The Federation of Ghana Goldsmiths and Jewellers Association (FGJA) has called for the establishment of a board to regulate the jewellery industry.
According to the association, the industry was at a stage of collapse due to the lack of raw materials and a board to direct affairs.
The President of the FGJA, Mr Shallovern Srodah, who made the call, observed that the Precious Minerals Marketing Company Limited (PMMC), an agency that was mandated by law to regulate and promote the jewellery industry, was burdened with other supervisory duties, hence the need for a special body to complement its efforts.
“The jewellery industry is a very serious entity because it employs thousands of Ghanaians. The PMMC forgot about us until recently. The industry is lacking effective regulation. Just as it has been done for other industries, we also call for the establishment of a special board to supervise the growth of the industry,” he said.
Mr Srodah made the call in an interview with the Daily Graphic on the sidelines of a stakeholder meeting between the PMMC and players in the jewellery industry.
The meeting was to deliberate on matters affecting the growth of the sector and the welfare of its operators.
It was on the theme: “Forging a partnership for our mutual benefit and national development.”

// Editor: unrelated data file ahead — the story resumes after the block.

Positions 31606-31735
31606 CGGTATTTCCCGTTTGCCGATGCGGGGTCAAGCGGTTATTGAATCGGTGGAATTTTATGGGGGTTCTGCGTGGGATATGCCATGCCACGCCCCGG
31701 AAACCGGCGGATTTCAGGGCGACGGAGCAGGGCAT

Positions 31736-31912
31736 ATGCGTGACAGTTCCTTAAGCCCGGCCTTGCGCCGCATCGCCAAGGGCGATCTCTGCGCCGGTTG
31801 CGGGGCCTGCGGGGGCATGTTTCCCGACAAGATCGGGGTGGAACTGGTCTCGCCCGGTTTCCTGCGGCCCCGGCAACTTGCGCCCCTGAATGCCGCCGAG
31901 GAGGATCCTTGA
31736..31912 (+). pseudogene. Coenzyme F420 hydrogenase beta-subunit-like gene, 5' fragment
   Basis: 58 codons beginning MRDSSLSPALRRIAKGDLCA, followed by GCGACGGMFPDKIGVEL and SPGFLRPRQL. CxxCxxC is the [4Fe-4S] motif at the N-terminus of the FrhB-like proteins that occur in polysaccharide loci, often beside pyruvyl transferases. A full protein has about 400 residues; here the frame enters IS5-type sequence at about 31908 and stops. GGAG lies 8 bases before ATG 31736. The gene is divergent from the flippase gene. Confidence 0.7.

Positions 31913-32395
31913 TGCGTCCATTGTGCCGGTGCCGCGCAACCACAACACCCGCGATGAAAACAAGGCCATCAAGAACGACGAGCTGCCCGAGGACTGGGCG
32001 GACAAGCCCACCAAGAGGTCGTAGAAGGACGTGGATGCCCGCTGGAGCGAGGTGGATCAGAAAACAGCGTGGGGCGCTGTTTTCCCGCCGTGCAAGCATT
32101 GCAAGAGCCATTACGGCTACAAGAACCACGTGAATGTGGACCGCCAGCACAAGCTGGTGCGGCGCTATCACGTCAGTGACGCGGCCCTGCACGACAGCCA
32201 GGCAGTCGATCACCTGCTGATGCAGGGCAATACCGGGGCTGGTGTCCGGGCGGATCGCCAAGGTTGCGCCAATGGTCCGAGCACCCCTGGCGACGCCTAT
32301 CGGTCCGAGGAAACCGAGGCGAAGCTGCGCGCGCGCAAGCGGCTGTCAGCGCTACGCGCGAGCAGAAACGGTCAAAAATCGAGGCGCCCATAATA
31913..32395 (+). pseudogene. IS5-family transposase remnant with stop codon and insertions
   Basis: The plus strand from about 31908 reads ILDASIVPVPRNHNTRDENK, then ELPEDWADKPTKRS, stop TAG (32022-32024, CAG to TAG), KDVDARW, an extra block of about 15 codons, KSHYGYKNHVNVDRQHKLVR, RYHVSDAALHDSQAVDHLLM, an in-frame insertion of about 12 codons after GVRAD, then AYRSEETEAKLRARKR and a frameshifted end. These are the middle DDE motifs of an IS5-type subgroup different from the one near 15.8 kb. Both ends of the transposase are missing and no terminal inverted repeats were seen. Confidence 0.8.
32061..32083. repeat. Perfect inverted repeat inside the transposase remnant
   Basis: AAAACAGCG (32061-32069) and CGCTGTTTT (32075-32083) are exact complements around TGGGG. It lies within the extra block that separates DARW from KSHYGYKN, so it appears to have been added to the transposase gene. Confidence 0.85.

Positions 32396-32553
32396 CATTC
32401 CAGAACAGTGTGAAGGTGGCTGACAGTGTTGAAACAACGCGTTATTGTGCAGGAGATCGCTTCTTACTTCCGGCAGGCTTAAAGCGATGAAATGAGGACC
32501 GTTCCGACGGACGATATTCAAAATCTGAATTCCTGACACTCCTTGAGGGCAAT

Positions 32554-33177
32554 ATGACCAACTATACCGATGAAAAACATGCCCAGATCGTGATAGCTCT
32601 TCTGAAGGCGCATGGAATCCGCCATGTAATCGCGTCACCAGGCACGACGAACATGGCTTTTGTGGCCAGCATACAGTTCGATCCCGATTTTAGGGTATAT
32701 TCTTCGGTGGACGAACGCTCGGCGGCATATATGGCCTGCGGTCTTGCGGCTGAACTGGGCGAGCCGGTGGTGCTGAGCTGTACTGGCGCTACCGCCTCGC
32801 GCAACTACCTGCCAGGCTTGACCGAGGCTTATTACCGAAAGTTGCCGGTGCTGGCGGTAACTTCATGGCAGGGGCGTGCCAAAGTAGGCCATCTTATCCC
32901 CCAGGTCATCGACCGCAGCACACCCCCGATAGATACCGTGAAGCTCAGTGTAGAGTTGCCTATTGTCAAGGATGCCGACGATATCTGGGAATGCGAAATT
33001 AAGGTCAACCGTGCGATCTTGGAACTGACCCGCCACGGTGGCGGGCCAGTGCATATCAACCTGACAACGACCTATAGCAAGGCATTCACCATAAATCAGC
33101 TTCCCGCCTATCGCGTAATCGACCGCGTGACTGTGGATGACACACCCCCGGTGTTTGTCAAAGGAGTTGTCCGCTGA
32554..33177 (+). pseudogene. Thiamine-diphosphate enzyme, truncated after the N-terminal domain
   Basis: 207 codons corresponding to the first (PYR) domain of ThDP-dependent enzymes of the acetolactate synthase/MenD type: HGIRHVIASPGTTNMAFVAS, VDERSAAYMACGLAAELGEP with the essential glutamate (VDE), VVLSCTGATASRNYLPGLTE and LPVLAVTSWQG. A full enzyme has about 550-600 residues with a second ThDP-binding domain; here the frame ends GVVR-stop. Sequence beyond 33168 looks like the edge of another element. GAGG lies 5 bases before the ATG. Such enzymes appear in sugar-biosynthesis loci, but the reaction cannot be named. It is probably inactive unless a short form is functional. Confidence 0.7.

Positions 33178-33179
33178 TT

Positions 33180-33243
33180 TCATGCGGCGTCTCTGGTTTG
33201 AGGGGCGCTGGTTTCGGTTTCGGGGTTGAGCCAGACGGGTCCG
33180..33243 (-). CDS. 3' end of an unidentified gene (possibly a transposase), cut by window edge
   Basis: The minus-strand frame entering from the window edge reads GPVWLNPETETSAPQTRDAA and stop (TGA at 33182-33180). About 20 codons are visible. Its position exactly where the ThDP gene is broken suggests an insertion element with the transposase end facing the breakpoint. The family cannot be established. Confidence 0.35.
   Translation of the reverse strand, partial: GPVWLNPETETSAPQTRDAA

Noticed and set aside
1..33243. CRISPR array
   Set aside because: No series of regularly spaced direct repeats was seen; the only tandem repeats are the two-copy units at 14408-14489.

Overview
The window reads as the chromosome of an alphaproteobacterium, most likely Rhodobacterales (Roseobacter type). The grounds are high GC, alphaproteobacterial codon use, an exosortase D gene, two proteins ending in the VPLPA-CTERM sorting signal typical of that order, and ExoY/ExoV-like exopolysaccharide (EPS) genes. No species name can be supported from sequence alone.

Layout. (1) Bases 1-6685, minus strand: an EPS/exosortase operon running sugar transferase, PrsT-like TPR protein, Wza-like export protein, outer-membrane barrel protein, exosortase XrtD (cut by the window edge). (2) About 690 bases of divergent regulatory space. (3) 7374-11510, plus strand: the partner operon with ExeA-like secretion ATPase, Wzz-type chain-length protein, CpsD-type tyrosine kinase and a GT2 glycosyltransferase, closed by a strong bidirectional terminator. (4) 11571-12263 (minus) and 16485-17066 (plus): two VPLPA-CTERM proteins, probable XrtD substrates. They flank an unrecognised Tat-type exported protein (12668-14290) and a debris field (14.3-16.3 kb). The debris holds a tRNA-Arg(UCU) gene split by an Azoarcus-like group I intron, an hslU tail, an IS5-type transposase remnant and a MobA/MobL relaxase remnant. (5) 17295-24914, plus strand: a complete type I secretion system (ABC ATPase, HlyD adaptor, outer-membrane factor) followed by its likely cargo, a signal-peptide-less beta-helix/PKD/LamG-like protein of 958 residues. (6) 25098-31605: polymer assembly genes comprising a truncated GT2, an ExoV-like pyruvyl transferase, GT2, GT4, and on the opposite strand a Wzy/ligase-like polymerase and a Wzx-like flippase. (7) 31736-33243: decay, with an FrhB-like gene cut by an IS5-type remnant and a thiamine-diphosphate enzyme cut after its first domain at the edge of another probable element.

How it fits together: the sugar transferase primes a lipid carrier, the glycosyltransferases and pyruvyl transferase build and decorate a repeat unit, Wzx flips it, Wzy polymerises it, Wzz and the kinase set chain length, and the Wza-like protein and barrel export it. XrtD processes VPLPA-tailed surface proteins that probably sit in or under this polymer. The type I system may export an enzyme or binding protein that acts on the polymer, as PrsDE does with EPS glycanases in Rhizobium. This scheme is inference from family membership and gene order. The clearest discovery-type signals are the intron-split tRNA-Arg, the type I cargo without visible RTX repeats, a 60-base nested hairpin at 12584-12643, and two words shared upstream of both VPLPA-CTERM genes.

Ban on mining
Addressing the participants earlier, Mr Srodah said the protracted ban on small-scale mining was depriving the operators in the jewellery industry of adequate raw materials for its operations.
He said most of its players had resorted to the purchase of ornaments from individuals for production, a situation he lamented had kicked most of them out of business.
“The small-scale miners were our source of raw materials. Unfortunately, they have all been tagged as illegal miners. Our only source of gold now is the sale of ornaments. That is not enough per the quantity required. We do not have enough resources to work with and that is collapsing the industry,” the president added.
Mr Srodah, therefore, called on the government to expedite steps to lift the ban on small-scale mining to enable them to procure enough raw materials to ply their trade.
The president further stated that the invasion by foreign nationals of the gold business was affecting the ability of local players to compete successfully.
He said although the foreigners were by law refrained from the sale of gold-related products on the local market, failure on the part of authorities to enforce the law had encouraged the practice.
For his part, the Chief Executive Officer of the PMMC, Dr Kojo Opare-Hammond said the company would soon embark on an exercise to license operators in the jewellery industry as part of efforts to sanitise the sector.
“We are going to ask all those who have been licensed as small-scale miners to sell their gold to specific people who have been authorised by the PMMC to buy and deal in gold,” he said.
He pledged the commitment of the PMMC to collaborate with the leadership of the FGJA to resolve challenges in the sector.